This hand-forged tap and die set was in the bucket with the 19th century Lepley gun parts that were found on the Southampton Township, Somerset County PA Lepley farm in the early 1970's. The end of the tap is flattened for a wrench, much like modern taps. This wrench flat does not match the wrench handle that was also part of the gunsmithing tools and parts that were found in the bucket.
The major thread diameter of the tap is approx. 0.3", and the die length is about 7-1/8". These items are made from a ferrous material.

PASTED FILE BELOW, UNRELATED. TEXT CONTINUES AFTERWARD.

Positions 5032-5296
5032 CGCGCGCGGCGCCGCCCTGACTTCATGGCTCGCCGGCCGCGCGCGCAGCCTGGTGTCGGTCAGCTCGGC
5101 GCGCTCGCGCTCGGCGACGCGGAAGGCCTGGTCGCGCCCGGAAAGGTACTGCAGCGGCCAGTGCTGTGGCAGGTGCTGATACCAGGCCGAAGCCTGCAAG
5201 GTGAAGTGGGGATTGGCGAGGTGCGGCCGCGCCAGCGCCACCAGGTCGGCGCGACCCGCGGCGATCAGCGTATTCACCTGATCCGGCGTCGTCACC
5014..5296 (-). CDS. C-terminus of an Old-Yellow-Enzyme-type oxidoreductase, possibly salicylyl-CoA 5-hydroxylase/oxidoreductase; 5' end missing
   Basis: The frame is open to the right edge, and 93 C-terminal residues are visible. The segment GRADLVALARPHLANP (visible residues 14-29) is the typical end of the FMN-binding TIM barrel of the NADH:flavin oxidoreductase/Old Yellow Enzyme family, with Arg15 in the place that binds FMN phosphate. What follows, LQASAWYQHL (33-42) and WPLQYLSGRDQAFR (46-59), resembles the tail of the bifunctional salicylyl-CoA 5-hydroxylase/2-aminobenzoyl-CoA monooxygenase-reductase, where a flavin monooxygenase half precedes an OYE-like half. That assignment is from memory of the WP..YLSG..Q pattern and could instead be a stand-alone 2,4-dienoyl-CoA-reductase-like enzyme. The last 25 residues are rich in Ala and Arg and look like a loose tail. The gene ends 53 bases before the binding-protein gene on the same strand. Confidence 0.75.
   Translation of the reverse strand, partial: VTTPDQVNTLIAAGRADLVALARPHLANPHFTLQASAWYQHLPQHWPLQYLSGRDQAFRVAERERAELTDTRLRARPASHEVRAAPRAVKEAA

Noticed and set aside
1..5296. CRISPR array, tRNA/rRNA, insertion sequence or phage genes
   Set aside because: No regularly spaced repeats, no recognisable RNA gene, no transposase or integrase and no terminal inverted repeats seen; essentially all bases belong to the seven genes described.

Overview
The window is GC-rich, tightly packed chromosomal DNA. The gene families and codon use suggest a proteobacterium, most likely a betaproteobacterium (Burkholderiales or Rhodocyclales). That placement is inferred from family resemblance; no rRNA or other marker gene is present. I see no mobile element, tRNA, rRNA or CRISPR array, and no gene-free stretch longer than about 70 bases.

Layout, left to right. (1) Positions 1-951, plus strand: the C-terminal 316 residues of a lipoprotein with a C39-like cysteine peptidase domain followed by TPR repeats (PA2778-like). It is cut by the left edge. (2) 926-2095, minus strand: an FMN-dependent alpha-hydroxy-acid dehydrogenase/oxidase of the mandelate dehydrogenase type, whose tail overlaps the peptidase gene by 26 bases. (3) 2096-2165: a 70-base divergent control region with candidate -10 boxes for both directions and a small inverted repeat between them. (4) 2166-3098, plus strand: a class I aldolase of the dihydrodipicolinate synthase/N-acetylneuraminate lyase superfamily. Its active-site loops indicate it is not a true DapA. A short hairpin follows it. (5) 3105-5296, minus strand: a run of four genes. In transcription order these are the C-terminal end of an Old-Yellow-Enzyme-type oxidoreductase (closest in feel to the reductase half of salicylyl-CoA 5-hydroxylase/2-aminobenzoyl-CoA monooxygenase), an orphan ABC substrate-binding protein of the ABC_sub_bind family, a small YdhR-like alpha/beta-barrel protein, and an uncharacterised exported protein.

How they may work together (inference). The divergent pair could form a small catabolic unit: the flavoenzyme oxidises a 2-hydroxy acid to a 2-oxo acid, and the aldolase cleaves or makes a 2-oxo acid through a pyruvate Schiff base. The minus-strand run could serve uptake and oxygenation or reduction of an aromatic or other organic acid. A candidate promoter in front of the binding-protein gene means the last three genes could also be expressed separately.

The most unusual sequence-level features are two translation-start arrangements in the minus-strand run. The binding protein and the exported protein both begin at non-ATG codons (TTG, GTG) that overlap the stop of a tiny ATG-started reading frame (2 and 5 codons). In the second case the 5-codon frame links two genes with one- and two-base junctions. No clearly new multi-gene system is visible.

I believe that, at the time it was made, the die may been referred to as a "screw plate". For example, see the 1830 inventory of Fayette County gunsmith Peter White, which refers to "2 screw plates and 7 taps" (reproduced in the book "Gunsmiths of Bedford, Somerset and Fulton Counties" by Wisker & Wisker). I have seen early examples of modern round dies referred to in sets as "screw plates". I have also seen advertisements for modern jewlers screw plates where a single screw plate has a number of holes for threading various sizes of screws. Two older photos are included below.
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